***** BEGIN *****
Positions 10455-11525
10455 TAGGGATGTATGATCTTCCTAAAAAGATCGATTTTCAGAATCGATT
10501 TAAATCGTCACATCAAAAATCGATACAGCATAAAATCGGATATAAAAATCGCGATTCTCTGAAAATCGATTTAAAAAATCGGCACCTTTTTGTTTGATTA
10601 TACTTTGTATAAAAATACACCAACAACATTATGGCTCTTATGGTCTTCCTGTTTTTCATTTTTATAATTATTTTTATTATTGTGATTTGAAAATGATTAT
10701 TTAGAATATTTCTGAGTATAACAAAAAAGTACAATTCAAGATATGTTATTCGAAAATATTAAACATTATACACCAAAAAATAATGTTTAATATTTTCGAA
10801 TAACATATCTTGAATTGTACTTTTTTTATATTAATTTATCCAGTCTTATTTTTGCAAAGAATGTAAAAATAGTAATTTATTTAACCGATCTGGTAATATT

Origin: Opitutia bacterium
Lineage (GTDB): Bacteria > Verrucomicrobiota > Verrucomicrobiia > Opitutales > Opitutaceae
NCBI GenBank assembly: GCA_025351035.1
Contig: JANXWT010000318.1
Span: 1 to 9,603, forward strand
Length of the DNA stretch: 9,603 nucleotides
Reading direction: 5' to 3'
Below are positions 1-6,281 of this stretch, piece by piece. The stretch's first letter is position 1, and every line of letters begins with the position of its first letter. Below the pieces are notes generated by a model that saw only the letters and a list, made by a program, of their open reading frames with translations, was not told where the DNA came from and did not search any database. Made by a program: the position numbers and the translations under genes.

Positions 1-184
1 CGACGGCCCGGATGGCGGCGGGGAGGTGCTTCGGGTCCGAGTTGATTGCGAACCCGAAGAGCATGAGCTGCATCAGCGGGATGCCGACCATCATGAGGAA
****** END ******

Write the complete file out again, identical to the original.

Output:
Positions 10455-11525
10455 TAGGGATGTATGATCTTCCTAAAAAGATCGATTTTCAGAATCGATT
10501 TAAATCGTCACATCAAAAATCGATACAGCATAAAATCGGATATAAAAATCGCGATTCTCTGAAAATCGATTTAAAAAATCGGCACCTTTTTGTTTGATTA
10601 TACTTTGTATAAAAATACACCAACAACATTATGGCTCTTATGGTCTTCCTGTTTTTCATTTTTATAATTATTTTTATTATTGTGATTTGAAAATGATTAT
10701 TTAGAATATTTCTGAGTATAACAAAAAAGTACAATTCAAGATATGTTATTCGAAAATATTAAACATTATACACCAAAAAATAATGTTTAATATTTTCGAA
10801 TAACATATCTTGAATTGTACTTTTTTTATATTAATTTATCCAGTCTTATTTTTGCAAAGAATGTAAAAATAGTAATTTATTTAACCGATCTGGTAATATT

Origin: Opitutia bacterium
Lineage (GTDB): Bacteria > Verrucomicrobiota > Verrucomicrobiia > Opitutales > Opitutaceae
NCBI GenBank assembly: GCA_025351035.1
Contig: JANXWT010000318.1
Span: 1 to 9,603, forward strand
Length of the DNA stretch: 9,603 nucleotides
Reading direction: 5' to 3'
Below are positions 1-6,281 of this stretch, piece by piece. The stretch's first letter is position 1, and every line of letters begins with the position of its first letter. Below the pieces are notes generated by a model that saw only the letters and a list, made by a program, of their open reading frames with translations, was not told where the DNA came from and did not search any database. Made by a program: the position numbers and the translations under genes.

Positions 1-184
1 CGACGGCCCGGATGGCGGCGGGGAGGTGCTTCGGGTCCGAGTTGATTGCGAACCCGAAGAGCATGAGCTGCATCAGCGGGATGCCGACCATCATGAGGAA